Pennsylvania Supreme Court to Hear Risperdal Statute of Limitations Arguments

Published on May 16, 2019 by Sandy Liebhard

Attorneys for two Risperdal gynecomastia plaintiffs will appear before the Pennsylvania Supreme Court in Harrisburg today, where they’ll seek reversal of a lower court ruling that dismissed their clients’ cases as time-barred.

The Court’s ultimate decision on the Risperdal statute of limitations question will decide the fate of thousands of similar claims currently pending in a mass tort program underway in Philadelphia.

When Did Risperdal Statute of Limitations Begin to Toll?

Both men began taking the powerful antipsychotic drug in the 1990s, when they were children. They subsequently developed gynecomastia, a disfiguring condition marked by the growth of female-like breasts in men and boys. They filed suit in 2014 and alleged that Janssen Pharmaceuticals failed to warn that Risperdal could stimulate the excess production of prolactin, a hormone central to female breast development. High levels of prolactin can also cause gynecomastia in males.

The following year, however, Philadelphia Common Pleas Court Judge Arnold New dismissed their lawsuits for being time-barred. He determined the Risperdal statute of limitations had begun tolling in August 2009, based on the body of medical literature, newspaper articles, and attorney advertisements available by that time.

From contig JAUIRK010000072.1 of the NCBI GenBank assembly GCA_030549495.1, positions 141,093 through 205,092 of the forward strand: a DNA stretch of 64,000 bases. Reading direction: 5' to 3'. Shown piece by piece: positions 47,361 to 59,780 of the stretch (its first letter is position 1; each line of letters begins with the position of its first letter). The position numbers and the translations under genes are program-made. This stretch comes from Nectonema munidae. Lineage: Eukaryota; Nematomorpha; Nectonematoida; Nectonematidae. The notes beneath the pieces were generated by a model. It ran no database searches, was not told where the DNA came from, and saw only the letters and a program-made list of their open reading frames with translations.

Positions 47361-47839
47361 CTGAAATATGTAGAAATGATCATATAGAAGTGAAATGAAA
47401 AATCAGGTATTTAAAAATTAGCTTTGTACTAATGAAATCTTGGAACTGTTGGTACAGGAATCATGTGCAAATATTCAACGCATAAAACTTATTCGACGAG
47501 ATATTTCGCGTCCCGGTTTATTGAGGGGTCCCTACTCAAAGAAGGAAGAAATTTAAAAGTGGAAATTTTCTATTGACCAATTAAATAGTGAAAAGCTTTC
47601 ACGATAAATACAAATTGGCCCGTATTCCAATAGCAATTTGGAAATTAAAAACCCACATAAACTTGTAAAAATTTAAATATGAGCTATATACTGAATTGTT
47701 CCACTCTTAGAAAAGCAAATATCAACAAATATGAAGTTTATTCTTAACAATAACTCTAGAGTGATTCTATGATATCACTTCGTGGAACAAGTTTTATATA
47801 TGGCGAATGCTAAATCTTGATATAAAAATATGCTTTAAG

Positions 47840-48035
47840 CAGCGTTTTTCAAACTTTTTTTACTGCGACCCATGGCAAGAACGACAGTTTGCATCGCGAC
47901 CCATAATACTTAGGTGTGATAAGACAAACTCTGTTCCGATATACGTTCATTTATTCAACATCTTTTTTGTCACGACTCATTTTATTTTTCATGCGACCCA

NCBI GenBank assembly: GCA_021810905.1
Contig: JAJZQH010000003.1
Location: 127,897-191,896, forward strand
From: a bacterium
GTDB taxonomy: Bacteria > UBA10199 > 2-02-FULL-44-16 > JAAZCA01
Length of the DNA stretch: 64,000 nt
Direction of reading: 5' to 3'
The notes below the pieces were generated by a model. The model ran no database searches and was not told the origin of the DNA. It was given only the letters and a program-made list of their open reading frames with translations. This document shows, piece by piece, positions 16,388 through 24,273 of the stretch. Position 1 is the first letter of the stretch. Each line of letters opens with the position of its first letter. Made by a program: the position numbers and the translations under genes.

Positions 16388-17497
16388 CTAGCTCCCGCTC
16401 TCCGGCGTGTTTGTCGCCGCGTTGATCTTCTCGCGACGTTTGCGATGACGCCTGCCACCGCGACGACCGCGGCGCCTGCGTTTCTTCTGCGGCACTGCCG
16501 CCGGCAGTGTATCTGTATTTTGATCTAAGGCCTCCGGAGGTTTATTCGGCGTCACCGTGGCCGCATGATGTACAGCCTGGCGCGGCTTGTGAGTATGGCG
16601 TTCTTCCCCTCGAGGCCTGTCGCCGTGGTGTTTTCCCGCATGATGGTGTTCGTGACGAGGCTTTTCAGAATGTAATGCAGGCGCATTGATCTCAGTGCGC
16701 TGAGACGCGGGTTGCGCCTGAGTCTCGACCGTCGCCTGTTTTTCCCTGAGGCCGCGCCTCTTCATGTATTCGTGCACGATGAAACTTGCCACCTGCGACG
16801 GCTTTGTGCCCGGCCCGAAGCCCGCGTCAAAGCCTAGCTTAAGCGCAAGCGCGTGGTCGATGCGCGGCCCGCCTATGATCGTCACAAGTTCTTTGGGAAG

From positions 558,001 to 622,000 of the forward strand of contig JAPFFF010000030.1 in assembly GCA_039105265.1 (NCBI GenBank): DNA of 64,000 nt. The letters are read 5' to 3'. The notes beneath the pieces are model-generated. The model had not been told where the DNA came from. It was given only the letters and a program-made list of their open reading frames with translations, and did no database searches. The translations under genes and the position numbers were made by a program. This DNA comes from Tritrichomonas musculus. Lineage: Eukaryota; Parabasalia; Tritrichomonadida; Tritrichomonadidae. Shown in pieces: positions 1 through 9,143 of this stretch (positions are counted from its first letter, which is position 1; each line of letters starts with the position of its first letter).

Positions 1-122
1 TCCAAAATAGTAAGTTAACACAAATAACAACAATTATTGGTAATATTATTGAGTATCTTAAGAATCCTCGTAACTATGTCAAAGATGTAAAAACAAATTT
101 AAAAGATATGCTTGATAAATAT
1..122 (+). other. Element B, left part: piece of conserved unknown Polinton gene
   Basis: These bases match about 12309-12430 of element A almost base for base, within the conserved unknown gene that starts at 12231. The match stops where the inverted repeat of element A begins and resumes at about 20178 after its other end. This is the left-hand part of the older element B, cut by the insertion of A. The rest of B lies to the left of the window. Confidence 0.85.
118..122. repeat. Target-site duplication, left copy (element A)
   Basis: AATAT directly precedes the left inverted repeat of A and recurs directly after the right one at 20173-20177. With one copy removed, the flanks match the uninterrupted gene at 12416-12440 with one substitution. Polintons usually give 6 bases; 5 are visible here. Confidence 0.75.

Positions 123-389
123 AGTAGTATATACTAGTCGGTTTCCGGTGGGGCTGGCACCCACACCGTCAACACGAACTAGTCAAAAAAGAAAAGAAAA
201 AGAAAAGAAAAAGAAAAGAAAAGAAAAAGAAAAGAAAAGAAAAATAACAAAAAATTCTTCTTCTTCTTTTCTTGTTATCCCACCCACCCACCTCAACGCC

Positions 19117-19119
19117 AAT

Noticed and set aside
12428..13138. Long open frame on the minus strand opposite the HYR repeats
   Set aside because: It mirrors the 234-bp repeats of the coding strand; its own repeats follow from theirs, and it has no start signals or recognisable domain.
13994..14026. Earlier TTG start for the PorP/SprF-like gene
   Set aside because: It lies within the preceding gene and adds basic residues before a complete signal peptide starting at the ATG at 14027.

The Pennsylvania Superior Court went even further, and determined that the statute of limitations actually began running when Janssen updated the Risperdal label’s gynecomastia information in October 2006.

40% of Risperdal Gynecomastia Lawsuits Face Dismissal

According to their Risperdal lawsuits, the plaintiffs’ doctors had wrongly diagnosed their excessive breast growth as weight gain in the 1990s. Without a medical background or knowledge of this possible side effect, they had no reason to suspect otherwise until their mothers first viewed attorney advertising linking Risperdal to gynecomastia in 2013.

“The October 2006 insert may have sufficed to put somebody on notice of the Risperdal-gynecomastia connection so as to cause that individual’s Risperdal claims against Janssen to accrue by that date,” their attorneys argued in a brief submitted to the Supreme Court last October. “But nothing in this record suggests that the label change sufficed to place Jonathan or Joshua on notice as a matter of law. Janssen has a classic jury argument. The Court should require Janssen to make that argument to a jury, and allow jurors to decide its persuasiveness.”

There are currently more than 7,000 gynecomastia lawsuits pending in the Pennsylvania mass tort program.  If the state’s Supreme Court upholds the Risperdal statute of limitations ruling, about 40% of those claims will be subject to dismissal.

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